Topeka State officials are trying to increase Kansans' use of gasoline with ethanol.
The Kansas Energy Council has proposed repealing a 20-year-old law requiring merchants to label pumps that dispense ethanol, arguing the labels push consumers away. However, a trade association has criticized the idea.
Meanwhile, Gov. Kathleen Sebelius issued a memo Monday to state employees, urging them to use biofuels when they travel, even in a rented car or their personal vehicles. State law already requires some use of ethanol fuel in state-owned vehicles.
Ethanol is alcohol distilled from grain, usually corn or sorghum, and is blended with gasoline, making it burn cleaner. In her memo, Sebelius said promoting the use of biofuels was a priority for her administration.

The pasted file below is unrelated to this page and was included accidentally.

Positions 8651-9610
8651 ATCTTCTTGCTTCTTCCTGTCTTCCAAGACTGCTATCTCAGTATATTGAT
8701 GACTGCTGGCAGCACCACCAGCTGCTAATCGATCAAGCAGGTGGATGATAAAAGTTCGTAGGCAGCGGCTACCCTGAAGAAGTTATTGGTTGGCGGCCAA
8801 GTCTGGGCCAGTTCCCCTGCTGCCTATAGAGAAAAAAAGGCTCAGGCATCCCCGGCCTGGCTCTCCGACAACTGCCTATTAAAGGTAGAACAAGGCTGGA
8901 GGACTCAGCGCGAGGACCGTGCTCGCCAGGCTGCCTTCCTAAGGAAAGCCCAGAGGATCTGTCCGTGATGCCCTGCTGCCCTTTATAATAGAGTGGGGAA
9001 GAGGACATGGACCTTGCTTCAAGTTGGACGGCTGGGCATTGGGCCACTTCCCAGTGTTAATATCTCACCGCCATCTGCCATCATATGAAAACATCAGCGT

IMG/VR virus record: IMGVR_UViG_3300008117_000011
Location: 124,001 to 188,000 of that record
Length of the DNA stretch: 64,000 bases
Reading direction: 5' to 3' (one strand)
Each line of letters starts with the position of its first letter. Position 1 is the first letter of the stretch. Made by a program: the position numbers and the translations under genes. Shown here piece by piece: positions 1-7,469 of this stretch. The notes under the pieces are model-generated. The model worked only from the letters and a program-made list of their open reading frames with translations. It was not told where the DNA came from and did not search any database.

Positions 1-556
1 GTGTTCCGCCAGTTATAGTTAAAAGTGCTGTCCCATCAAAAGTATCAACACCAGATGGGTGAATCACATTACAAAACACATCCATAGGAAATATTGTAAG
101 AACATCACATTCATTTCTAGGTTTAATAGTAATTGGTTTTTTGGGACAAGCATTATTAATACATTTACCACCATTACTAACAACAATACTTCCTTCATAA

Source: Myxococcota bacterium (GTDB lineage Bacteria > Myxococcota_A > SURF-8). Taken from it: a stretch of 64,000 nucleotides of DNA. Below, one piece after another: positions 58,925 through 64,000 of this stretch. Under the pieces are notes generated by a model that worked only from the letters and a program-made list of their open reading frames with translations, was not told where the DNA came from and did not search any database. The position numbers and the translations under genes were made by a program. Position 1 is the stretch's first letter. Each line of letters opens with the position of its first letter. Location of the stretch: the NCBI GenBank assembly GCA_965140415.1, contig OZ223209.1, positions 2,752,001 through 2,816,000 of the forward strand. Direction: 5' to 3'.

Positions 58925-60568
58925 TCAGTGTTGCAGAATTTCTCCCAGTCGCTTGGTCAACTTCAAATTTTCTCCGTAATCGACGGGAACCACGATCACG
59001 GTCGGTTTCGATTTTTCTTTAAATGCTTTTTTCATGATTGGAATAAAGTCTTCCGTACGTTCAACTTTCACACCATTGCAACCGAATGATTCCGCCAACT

"Biofuels benefit both the environment and the pocketbooks of Kansans," Sebelius wrote.
The council said in a report last week that between 4 percent and 5 percent of the state's fuel contains ethanol, estimating that roughly 40 million gallons of ethanol were consumed in Kansas in the past year.
The state has six ethanol plants, producing about 130 million gallons a year from 50 million bushels of grain.
Lee Allison, the council's chairman and Sebelius' top energy policy adviser, said other states, including Missouri, had seen ethanol consumption jump after repealing such labeling requirements, leaving it to merchants whether pumps are marked.
But some council members oppose repealing the requirement.
One, Curt Wright, of Wellsville, vice president of a fuel distribution company, said he didn't oppose promoting ethanol but thought it was deceptive not to tell consumers that gasoline contained it.
Sebelius is reviewing the idea, spokeswoman Nicole Corcoran said.
The proposal also will go to legislators, who open their 2005 session Jan. 10, Allison said.